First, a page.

Portraits of Wildflowers

Perspectives on Nature Photography

Driving up to the Kolob Reservoir

with 19 comments

Five years ago today we drove north on Kolob Terrace Road to the Kolob Reservoir just outside Utah’s Zion National Park. The placid scene shown above of pallid aspen trunks (Populus tremuloides) awaited us at the top. On the way up to the reservoir we’d stopped at the grove of trees shown below, where fire-darkened trunks and branches contrasted with colorful fall foliage.

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You may find it hard to believe that now, so many decades after the Civil Rights Movement led to the end of segregation in the United States, some public schools in this country have gone back to segregating students by race. Concerned Americans have justifiably been fighting back against this neoracism in our schools. As one example, you can read about illegal racial segregation in the public schools of Wellesley, Massachusetts, and the lawsuit that Parents Defending Education has brought against the offending school district. Notice in the article that this public school district has also been guilty of suppressing the free speech guaranteed in the First Amendment to the Constitution of the United States.

© 2021 Steven Schwartzman


Written by Steve Schwartzman

October 23, 2021 at 4:33 AM

19 Responses

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  1. The autumn colors and reflections are beautiful!


    October 23, 2021 at 8:09 AM

  2. Obviously, no one’s been swinging on these birches. The symmetry’s appealing, although I did enjoy seeing that lone pine (?) in the midst of the white trees. As for that sweet tangle of autumn color — I can almost hear the crunch of those leaves underfoot.


    October 23, 2021 at 8:47 AM

    • This reservoir sees a goodly number of visitors, so perhaps someone had swung on some of these trees. (I took them to be aspens, but what do I know?) As for the crunch, I think I did hear that as I tromped around taking pictures in the burned but now colorful grove.

      Steve Schwartzman

      October 23, 2021 at 9:10 AM

      • Aspens aren’t a tree I ever think of, but now that you mention them, they sure could be.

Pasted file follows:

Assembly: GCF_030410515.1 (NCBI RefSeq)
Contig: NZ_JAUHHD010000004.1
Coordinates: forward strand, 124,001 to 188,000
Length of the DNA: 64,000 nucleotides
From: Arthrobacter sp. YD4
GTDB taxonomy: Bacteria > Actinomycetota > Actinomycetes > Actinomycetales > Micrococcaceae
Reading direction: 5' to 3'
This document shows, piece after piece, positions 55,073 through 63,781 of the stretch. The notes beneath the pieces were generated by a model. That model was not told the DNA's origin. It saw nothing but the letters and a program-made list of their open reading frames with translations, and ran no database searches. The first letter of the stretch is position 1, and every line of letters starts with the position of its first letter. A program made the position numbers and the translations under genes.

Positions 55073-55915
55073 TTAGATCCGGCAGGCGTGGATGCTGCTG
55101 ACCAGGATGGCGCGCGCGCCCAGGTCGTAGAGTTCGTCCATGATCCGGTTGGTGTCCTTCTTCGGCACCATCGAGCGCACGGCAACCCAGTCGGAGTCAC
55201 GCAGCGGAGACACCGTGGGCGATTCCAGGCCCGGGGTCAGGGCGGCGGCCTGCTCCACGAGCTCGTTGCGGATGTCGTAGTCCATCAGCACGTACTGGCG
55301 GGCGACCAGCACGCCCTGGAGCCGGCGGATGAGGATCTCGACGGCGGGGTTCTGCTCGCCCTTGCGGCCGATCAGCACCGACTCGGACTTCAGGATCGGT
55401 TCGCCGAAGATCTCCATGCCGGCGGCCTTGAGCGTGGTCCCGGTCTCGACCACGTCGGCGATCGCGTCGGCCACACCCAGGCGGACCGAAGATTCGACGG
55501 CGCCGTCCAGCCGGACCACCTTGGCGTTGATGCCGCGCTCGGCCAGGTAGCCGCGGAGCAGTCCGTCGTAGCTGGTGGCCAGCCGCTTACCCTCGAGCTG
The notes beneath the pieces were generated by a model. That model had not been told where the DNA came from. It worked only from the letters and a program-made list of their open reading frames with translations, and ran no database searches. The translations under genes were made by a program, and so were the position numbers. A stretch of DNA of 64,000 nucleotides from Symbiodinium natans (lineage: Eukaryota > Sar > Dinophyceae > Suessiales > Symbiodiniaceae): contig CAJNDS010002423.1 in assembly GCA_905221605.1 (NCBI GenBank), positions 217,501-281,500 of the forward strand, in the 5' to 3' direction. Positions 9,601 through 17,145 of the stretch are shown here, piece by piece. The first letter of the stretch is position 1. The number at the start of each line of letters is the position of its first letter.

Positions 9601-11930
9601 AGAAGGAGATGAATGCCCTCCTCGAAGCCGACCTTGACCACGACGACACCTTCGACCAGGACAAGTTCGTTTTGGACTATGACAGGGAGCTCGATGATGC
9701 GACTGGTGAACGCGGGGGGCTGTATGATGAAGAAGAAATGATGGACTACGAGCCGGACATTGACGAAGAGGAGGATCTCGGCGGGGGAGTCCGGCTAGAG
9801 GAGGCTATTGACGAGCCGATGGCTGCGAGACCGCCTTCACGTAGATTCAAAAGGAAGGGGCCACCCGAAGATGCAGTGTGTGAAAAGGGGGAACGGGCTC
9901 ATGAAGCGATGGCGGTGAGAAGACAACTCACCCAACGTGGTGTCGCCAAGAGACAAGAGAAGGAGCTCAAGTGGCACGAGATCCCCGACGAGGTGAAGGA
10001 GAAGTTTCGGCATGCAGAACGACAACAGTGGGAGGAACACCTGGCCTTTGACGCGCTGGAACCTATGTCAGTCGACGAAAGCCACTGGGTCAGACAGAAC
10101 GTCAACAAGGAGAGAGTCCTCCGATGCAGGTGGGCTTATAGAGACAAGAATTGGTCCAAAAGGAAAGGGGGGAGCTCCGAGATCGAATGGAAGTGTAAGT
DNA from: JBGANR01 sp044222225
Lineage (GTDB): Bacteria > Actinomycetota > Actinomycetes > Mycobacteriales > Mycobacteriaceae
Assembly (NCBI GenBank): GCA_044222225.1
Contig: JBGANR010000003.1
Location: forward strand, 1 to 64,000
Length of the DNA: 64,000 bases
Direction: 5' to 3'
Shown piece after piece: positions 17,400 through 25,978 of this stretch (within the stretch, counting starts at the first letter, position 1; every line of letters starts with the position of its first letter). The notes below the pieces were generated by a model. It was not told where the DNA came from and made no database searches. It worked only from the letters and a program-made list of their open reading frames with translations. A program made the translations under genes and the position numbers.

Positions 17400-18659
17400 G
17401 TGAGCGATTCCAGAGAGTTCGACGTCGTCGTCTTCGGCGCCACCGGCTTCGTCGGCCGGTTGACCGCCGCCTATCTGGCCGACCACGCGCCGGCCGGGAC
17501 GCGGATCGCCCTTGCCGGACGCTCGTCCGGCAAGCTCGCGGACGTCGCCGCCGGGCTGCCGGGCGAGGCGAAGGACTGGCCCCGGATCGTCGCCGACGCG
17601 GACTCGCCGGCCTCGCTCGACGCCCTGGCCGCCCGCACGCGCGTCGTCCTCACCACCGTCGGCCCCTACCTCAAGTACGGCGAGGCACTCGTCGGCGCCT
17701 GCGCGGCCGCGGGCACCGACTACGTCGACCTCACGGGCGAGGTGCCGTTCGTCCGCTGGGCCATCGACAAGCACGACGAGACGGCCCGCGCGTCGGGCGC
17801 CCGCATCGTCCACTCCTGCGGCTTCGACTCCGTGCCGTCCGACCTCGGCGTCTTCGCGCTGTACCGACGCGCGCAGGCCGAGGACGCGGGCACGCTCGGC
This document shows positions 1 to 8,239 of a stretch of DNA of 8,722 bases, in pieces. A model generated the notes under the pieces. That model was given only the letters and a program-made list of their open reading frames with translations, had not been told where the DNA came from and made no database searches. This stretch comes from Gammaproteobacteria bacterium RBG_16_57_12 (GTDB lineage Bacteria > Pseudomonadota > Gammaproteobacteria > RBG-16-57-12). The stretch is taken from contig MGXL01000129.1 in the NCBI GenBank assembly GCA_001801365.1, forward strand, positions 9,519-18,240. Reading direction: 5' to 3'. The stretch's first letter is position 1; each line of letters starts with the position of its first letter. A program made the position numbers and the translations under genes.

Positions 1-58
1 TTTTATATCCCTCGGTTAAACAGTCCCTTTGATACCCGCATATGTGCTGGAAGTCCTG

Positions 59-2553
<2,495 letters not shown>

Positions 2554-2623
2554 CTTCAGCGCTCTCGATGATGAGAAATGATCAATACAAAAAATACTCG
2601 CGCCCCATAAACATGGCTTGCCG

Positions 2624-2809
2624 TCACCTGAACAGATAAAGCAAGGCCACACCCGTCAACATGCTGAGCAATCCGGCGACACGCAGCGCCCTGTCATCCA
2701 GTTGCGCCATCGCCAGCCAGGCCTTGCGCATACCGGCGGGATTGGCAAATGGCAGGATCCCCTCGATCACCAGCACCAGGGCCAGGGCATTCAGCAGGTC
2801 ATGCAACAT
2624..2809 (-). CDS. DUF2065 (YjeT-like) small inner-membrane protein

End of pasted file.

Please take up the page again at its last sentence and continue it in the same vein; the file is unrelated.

October 23, 2021 at 9:14 AM

        • Aspens and birches are both shown in that area on range maps, unfortunately for my limited identification ability.

          Steve Schwartzman

          October 23, 2021 at 9:21 AM

  3. Beautiful photos. Zion. It’s on my list of places to go.

    Alessandra Chaves

    October 23, 2021 at 8:49 AM

    • In the late 1990s we flew to Salt Lake City and rented a car. We ended up hitting four of Utah’s five national parks to varying degrees. That’s why when we were back in the state five years ago I made sure to go the one we’d missed, Zion. It’s quite a spectacular place, worthy of being on your list. Although October 23rd is well past what I think of as the peak tourist season, Zion was still mobbed. If you can go after Thanksgiving, so much the better.

      Steve Schwartzman

      October 23, 2021 at 9:05 AM

  4. The tiny ripples create an amazing display of the trees’ reflections, Steve. The second photo could have been shot in our neck of the woods.

    Peter Klopp

    October 23, 2021 at 11:00 AM

    • Yes, it could’ve been your neck of the woods.
      The ripples in the first photograph especially appealed to me, too.

      Steve Schwartzman

      October 23, 2021 at 11:06 AM

  5. Both of the photos are stunning—well captured, Steve.


    October 23, 2021 at 11:26 AM

  6. Could have passed for New England.

    Steve Gingold

    October 24, 2021 at 2:02 PM

    • It could. I think of Zion National Park as being “up north,” and yet when I looked at the map just now I found it’s at about the same latitude as Richmond, Virginia.

      Steve Schwartzman

      October 24, 2021 at 4:15 PM

  7. Those autumn colours are stunning ….


    October 29, 2021 at 2:50 PM

  8. Nice shots! I like the color palette in the second.


    November 5, 2021 at 1:05 PM

  9. […] my October 23rd commentary last year I reported that the public schools in Wellesley, Massachusetts, were segregating students in […]

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